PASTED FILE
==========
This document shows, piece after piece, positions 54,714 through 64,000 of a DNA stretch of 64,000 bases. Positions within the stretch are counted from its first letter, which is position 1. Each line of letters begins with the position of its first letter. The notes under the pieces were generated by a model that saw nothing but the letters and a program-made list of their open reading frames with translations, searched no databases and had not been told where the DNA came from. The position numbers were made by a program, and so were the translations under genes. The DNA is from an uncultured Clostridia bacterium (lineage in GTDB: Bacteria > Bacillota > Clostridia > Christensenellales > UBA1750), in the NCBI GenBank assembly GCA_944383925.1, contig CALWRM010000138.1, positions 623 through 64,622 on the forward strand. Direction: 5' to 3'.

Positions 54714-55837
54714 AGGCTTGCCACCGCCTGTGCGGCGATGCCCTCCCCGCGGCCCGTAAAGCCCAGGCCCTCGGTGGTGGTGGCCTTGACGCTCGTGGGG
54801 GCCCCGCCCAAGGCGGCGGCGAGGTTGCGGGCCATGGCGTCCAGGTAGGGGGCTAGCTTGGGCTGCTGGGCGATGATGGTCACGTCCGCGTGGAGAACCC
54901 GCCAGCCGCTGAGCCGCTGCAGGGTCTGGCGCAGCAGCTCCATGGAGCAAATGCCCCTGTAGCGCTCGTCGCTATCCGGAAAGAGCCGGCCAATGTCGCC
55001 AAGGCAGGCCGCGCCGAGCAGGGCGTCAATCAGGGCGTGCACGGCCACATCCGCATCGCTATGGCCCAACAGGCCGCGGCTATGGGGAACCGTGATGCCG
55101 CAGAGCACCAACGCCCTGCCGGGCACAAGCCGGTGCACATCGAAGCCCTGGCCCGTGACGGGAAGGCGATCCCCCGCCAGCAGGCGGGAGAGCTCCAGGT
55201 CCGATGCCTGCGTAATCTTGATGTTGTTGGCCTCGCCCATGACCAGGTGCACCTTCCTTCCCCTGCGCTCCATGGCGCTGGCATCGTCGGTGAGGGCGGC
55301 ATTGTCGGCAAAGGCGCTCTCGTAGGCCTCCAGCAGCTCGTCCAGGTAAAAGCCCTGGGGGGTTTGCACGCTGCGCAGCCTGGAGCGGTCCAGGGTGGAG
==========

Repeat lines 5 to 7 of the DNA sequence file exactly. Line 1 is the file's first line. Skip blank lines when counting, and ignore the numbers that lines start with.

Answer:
54901 GCCAGCCGCTGAGCCGCTGCAGGGTCTGGCGCAGCAGCTCCATGGAGCAAATGCCCCTGTAGCGCTCGTCGCTATCCGGAAAGAGCCGGCCAATGTCGCC
55001 AAGGCAGGCCGCGCCGAGCAGGGCGTCAATCAGGGCGTGCACGGCCACATCCGCATCGCTATGGCCCAACAGGCCGCGGCTATGGGGAACCGTGATGCCG
55101 CAGAGCACCAACGCCCTGCCGGGCACAAGCCGGTGCACATCGAAGCCCTGGCCCGTGACGGGAAGGCGATCCCCCGCCAGCAGGCGGGAGAGCTCCAGGT